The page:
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dc.contributor.authorTam, Michelle
dc.contributor.otherQueen's University (Kingston, Ont.). Theses (Queen's University (Kingston, Ont.))en
dc.date.accessioned2018-09-29T15:46:07Z
dc.date.available2018-09-29T15:46:07Z
dc.identifier.urihttp://hdl.handle.net/1974/24902
dc.description.abstractBeing bicultural, Chinese Canadian LGBTQ people face a double jeopardy in navigating a white heteropatriarchal society while striving for acceptance within their own Chinese Canadian communities. My project records the coming out and not-coming out stories of Chinese Canadian LGBQ women and non-binary people in order to interpret their understandings of the process of coming out/not coming out in relation to the formations of sexual, gender, racial/ethnic, and national identities in the context of diaspora. Based on interviews and a focus group conducted in Toronto, Ontario, Canada, this project examines whether home, recognition, Chinese nationalism and familial values are sites of exclusion and if so, how youth reconcile these tensions. This research expands beyond the visibility of gay, bisexual, and queer men within extant social science accounts of Asian diaspora LGBTQ people by focusing on women and non-binary members of Chinese Canadian communities. I employ a queer diasporic approach centering female subjectivity and standards of femininity and masculinity to conceptualize diaspora outside of heteronormative and patriarchal structures of family and community (Gopinath, 2005). I examine diverse points of tension and reconciliation in the narratives of youth who have and who have not experienced “coming out”. The analysis is built from three major insights introduced by narrators to illuminate Chinese Canadian experiences of queer diaspora: the instability of queer (and) Chinese subjectivity; sense of belonging and acceptance; and logics of modernity, progress and queer liberalism as continued racialization, colonialism and imperialism in disguise. I document how tensions among Chinese Canadians regarding sexuality and embracing or resisting change articulate racial and colonial histories and the fraught locations of Chinese Canadians within a white settler state. I argue that histories of racism, colonialism, and migration place Chinese Canadian families in tension with forms of citizenship and national belonging that are defined by historical politics of sexuality. This research is also concerned with the ways in which these histories may inform the location of Chinese communities within contemporary Canadian multiculturalism, which perpetuates whiteness through its embrace of queer liberalism (Alexander, 2005; Eng, 2010; Lowe, 2015; Manalansan, 2003; Shah, 2001).en_US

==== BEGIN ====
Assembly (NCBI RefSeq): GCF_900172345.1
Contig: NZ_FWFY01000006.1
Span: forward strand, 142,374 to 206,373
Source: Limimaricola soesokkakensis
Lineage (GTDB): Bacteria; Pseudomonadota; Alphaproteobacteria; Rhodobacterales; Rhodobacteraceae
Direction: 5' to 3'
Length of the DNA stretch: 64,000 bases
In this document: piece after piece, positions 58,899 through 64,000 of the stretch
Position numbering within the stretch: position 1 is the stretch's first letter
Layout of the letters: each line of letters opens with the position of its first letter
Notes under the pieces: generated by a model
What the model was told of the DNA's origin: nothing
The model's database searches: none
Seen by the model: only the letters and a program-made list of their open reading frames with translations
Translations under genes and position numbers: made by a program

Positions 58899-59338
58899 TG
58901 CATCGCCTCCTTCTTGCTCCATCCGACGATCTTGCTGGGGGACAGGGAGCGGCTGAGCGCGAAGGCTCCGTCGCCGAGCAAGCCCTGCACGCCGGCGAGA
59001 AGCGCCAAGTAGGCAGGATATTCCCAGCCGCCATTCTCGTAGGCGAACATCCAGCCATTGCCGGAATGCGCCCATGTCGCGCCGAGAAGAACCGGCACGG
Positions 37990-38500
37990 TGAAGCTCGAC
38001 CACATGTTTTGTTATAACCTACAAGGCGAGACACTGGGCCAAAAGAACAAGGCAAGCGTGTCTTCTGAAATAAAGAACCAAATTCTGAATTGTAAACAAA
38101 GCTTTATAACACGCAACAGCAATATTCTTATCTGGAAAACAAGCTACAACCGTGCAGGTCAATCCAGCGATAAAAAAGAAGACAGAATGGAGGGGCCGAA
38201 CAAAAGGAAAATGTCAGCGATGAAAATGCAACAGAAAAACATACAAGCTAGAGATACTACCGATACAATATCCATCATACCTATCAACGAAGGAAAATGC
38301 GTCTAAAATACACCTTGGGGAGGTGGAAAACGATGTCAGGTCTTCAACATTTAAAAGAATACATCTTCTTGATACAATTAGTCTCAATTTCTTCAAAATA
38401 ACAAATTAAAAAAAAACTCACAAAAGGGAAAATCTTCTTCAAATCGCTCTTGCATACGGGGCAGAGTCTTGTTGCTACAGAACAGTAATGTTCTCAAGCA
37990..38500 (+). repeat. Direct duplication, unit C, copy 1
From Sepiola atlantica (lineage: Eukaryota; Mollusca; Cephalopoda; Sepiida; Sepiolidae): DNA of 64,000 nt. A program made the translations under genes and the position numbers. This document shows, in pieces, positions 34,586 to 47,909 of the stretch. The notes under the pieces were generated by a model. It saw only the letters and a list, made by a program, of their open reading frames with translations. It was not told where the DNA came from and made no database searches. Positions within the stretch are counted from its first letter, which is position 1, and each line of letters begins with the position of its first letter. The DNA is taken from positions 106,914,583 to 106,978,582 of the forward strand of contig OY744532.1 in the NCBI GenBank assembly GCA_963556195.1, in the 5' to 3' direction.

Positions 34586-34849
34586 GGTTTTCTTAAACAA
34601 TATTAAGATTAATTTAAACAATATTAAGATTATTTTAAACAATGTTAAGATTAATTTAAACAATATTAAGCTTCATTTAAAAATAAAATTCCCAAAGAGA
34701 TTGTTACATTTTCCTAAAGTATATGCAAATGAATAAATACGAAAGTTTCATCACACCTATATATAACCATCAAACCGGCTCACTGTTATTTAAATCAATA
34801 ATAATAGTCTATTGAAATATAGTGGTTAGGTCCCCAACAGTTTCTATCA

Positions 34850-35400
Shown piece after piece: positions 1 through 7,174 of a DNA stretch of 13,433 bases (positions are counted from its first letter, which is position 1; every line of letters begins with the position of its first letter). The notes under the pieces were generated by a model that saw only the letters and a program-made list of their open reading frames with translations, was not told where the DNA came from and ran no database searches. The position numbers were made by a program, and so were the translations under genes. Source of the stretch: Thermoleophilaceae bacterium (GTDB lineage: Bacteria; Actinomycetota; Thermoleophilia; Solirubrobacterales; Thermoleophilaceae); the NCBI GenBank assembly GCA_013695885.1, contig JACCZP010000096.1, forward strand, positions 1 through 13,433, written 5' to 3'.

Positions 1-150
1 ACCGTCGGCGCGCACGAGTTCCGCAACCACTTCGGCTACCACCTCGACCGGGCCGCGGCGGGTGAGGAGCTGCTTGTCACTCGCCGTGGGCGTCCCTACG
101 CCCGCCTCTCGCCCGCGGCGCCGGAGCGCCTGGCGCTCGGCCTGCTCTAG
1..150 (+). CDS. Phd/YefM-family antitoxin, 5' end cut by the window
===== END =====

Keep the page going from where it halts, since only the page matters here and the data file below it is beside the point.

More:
dc.language.isoenen_US
dc.relation.ispartofseriesCanadian thesesen
dc.rightsQueen's University's Thesis/Dissertation Non-Exclusive License for Deposit to QSpace and Library and Archives Canadaen
dc.rightsProQuest PhD and Master's Theses International Dissemination Agreementen
dc.rightsIntellectual Property Guidelines at Queen's Universityen
dc.rightsCopying and Preserving Your Thesisen
dc.rightsThis publication is made available by the authority of the copyright owner solely for the purpose of private study and research and may not be copied or reproduced except as permitted by the copyright laws without written authority from the copyright owner.en
dc.subjectgenderen_US
dc.subjectsexualityen_US
dc.subjectLGBTQen_US
dc.subjectChineseen_US
dc.subjectChinese Canadianen_US
dc.subjectdiasporaen_US
dc.subjectraceen_US
dc.subjectqueer theoryen_US
dc.subjectcritical race theoryen_US
dc.subjectnon-binaryen_US
dc.subjectqueer womenen_US
dc.subjectbelongingen_US
dc.subjectqueer liberalismen_US
dc.subjectqueer (and) Chineseen_US
dc.subjecthomeen_US
dc.subjecterotic autonomyen_US
dc.subjectqueer diasporaen_US
dc.subjectqueer Asian diasporaen_US
dc.subjectAsian diasporaen_US
dc.subjectqueer Asianen_US
dc.subjectacceptanceen_US
dc.subjectcoming outen_US
dc.subjectChinese Canadian LGBTQen_US
dc.subjectcitizenshipen_US
dc.subjectnational belongingen_US
dc.subjectnationalismen_US
dc.subjectracializationen_US
dc.subjectracismen_US
dc.subjectmulticulturalismen_US
dc.subjectsexualen_US
dc.subjectfamilyen_US
dc.subjectcommunityen_US
dc.subjectcolonialismen_US
dc.subjectimperialismen_US
dc.titleQueer (and) Chinese: On Be(long)ing in Diaspora and Coming Out of Queer Liberalismen_US
dc.typethesisen
dc.description.degreeMaster of Artsen_US
dc.contributor.supervisorMorgensen, Scott Lauria
dc.contributor.departmentGender Studiesen_US


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